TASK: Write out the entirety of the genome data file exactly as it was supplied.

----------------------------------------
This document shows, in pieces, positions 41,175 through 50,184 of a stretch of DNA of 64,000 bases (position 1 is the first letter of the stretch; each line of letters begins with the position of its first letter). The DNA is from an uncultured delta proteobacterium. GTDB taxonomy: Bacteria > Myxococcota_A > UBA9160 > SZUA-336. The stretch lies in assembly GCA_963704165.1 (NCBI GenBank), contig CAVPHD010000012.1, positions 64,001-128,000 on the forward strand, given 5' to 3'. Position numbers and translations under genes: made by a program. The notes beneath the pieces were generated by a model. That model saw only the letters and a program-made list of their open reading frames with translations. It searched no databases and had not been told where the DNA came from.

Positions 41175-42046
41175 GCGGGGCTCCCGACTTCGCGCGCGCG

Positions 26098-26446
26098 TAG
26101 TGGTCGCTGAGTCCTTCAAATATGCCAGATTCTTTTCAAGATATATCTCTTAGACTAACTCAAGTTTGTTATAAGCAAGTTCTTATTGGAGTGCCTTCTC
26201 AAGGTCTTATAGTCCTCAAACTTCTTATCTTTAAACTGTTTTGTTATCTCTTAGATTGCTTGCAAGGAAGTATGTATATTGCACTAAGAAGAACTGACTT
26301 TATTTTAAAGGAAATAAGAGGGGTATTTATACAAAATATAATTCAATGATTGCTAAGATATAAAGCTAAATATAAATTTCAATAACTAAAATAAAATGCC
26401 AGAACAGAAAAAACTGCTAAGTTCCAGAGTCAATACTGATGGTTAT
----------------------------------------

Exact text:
This document shows, in pieces, positions 41,175 through 50,184 of a stretch of DNA of 64,000 bases (position 1 is the first letter of the stretch; each line of letters begins with the position of its first letter). The DNA is from an uncultured delta proteobacterium. GTDB taxonomy: Bacteria > Myxococcota_A > UBA9160 > SZUA-336. The stretch lies in assembly GCA_963704165.1 (NCBI GenBank), contig CAVPHD010000012.1, positions 64,001-128,000 on the forward strand, given 5' to 3'. Position numbers and translations under genes: made by a program. The notes beneath the pieces were generated by a model. That model saw only the letters and a program-made list of their open reading frames with translations. It searched no databases and had not been told where the DNA came from.

Positions 41175-42046
41175 GCGGGGCTCCCGACTTCGCGCGCGCG

Positions 26098-26446
26098 TAG
26101 TGGTCGCTGAGTCCTTCAAATATGCCAGATTCTTTTCAAGATATATCTCTTAGACTAACTCAAGTTTGTTATAAGCAAGTTCTTATTGGAGTGCCTTCTC
26201 AAGGTCTTATAGTCCTCAAACTTCTTATCTTTAAACTGTTTTGTTATCTCTTAGATTGCTTGCAAGGAAGTATGTATATTGCACTAAGAAGAACTGACTT
26301 TATTTTAAAGGAAATAAGAGGGGTATTTATACAAAATATAATTCAATGATTGCTAAGATATAAAGCTAAATATAAATTTCAATAACTAAAATAAAATGCC
26401 AGAACAGAAAAAACTGCTAAGTTCCAGAGTCAATACTGATGGTTAT